# Chu-Vandermonde Identity

## Theorem

Let $r, s \in \R, n \in \Z$.

Then:

$\displaystyle \sum_k \binom r k \binom s {n - k} = \binom {r + s} n$

where $\dbinom r k$ is a binomial coefficient.

### Extended Chu-Vandermonde Identity

Let $r, s, \alpha, \beta \in \C$ be complex numbers.

Then:

$\ds \sum_{k \mathop \in \Z} \dbinom r {\alpha + k} \dbinom s {\beta - k}$

where $\dbinom r {\alpha + k}$ denotes a binomial coefficient.

## Proof 1

 $\ds \sum_n \binom {r + s} n x^n$ $=$ $\ds \paren {1 + x}^{r + s}$ Binomial Theorem $\ds$ $=$ $\ds \paren {1 + x}^r \paren {1 + x}^s$ Exponent Combination Laws $\ds$ $=$ $\ds \sum_k \binom r k x^k \sum_m \binom s m x^m$ Binomial Theorem $\ds$ $=$ $\ds \sum_k \binom r k x^k \sum_{n - k} \binom s {n - k} x^{n - k}$ $\ds$ $=$ $\ds \sum_n \paren {\sum_k \binom r k \binom s {n - k} } x^n$

As this has to be true for all $x$, we have that:

$\displaystyle \binom {r + s} n = \sum_k \binom r k \binom s {n - k}$

$\blacksquare$

## Proof 2

This is a special case of Gauss's Hypergeometric Theorem:

${}_2F_1 \left({a, b; c; 1}\right) = \dfrac{\Gamma \left({c}\right) \Gamma \left({c - a - b}\right)} {\Gamma \left({c - a}\right) \Gamma \left({c - b}\right)}$

where:

${}_2F_1$ is the hypergeometric series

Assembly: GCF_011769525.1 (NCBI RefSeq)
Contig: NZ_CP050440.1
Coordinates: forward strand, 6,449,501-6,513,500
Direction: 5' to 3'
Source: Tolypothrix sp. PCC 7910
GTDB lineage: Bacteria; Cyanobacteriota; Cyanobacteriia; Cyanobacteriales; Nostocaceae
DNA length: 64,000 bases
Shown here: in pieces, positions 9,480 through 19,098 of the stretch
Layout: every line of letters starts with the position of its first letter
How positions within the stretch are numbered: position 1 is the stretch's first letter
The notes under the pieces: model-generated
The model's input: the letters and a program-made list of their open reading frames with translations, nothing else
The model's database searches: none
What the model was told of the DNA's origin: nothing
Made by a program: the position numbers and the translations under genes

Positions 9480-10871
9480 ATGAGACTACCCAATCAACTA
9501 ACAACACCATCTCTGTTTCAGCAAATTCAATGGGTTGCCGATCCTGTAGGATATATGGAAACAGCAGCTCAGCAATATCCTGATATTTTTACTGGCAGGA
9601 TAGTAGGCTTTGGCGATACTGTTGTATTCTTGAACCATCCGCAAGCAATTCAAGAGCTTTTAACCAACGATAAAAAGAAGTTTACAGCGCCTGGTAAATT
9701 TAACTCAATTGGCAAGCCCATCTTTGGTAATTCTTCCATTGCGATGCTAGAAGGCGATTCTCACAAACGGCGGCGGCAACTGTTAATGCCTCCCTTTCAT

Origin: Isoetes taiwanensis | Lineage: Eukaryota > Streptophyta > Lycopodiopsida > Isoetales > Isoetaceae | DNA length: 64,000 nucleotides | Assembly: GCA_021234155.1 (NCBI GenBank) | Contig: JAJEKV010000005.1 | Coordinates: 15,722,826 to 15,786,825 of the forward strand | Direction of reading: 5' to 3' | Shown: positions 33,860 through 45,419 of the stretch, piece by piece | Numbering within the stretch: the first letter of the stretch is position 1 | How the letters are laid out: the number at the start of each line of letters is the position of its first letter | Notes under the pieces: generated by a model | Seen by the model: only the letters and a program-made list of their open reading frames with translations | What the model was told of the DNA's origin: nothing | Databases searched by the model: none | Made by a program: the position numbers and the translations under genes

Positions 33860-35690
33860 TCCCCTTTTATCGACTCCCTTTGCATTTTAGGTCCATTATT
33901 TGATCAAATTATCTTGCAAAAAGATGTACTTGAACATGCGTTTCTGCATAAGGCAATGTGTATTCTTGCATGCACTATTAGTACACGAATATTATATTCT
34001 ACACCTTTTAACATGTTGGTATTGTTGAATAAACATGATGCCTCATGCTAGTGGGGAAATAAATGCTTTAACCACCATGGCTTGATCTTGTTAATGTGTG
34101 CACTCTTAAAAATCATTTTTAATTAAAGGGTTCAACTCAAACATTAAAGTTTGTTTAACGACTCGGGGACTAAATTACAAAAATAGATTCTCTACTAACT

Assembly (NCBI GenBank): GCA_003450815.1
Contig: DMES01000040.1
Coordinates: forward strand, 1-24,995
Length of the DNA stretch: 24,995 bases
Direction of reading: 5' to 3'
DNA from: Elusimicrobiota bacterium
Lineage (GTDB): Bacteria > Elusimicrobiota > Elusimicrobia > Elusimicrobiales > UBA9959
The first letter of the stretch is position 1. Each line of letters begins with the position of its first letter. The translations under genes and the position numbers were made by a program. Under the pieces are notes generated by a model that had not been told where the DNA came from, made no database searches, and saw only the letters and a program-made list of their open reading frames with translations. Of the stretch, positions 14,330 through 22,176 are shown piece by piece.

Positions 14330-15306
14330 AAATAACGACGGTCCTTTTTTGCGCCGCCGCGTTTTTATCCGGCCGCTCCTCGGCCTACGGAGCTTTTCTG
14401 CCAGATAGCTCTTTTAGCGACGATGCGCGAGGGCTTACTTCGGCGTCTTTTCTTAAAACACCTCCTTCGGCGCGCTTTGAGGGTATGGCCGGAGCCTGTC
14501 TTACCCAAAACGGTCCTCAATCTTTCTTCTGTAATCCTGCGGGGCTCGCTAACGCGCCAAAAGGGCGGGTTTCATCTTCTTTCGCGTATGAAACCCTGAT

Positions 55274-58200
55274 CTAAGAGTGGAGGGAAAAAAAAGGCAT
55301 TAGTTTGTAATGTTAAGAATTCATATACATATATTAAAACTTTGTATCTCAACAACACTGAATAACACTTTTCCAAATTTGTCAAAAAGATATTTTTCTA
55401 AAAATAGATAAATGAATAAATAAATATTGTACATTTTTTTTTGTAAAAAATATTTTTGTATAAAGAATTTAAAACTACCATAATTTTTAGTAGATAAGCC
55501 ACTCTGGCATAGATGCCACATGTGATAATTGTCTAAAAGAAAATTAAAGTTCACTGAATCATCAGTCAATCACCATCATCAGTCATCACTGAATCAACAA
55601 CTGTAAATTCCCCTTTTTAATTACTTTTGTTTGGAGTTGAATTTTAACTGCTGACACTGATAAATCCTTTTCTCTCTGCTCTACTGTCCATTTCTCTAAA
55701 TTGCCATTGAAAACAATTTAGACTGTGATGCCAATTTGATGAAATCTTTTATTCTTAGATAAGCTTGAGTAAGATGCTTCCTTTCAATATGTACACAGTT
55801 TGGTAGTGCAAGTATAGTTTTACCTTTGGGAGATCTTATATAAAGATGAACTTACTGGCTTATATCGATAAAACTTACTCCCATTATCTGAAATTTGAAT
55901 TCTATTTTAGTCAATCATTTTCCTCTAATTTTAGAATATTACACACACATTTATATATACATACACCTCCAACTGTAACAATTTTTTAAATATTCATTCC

$\Gamma \left({n + 1}\right) = n!$ is the Gamma function.

One regains the Chu-Vandermonde Identity by taking $a = -n$ and applying Negated Upper Index of Binomial Coefficient:

$\dbinom n k = (-1)^k \dbinom {k - n - 1} k$

throughout.

$\blacksquare$

## Proof 3 (Informal)

The right hand side can be thought of as the number of ways to select $n$ people from among $r$ men and $s$ women.

Each term in the left hand side is the number of ways to choose $k$ of the men and $n - k$ of the women.

$\blacksquare$

## Proof 4

Let $r, s, t \in \R, n \in \Z$.

Then:

$\displaystyle \sum_{k \mathop \ge 0} \binom {r - t k} k \binom {s - t \left({n - k}\right)} {n - k} \frac r {r - t k} = \binom {r + s - t n} n$

where $r, s, t \in \R, n \in \Z$.

Setting $t = 0$:

$\ds \sum_{k \mathop \ge 0} \binom r k \binom s {n - k} = \binom {r + s} n$

which is the result required.

$\blacksquare$

## Also known as

When $r$ and $s$ are integers, it is more commonly known as Vandermonde's identity or Vandermonde's convolution (formula).

Sometimes it is seen referred to as the Chu-Vandermonde formula, or Vandermonde's theorem.

## Source of Name

This entry was named for Alexandre-Théophile Vandermonde and Chu Shih-Chieh.

## Historical Note

The Chu-Vandermonde Identity first appeared in Chu Shih-Chieh's The Precious Mirror of the Four Elements in $1303$.

It was rediscovered by Alexandre-Théophile Vandermonde and published in $1772$.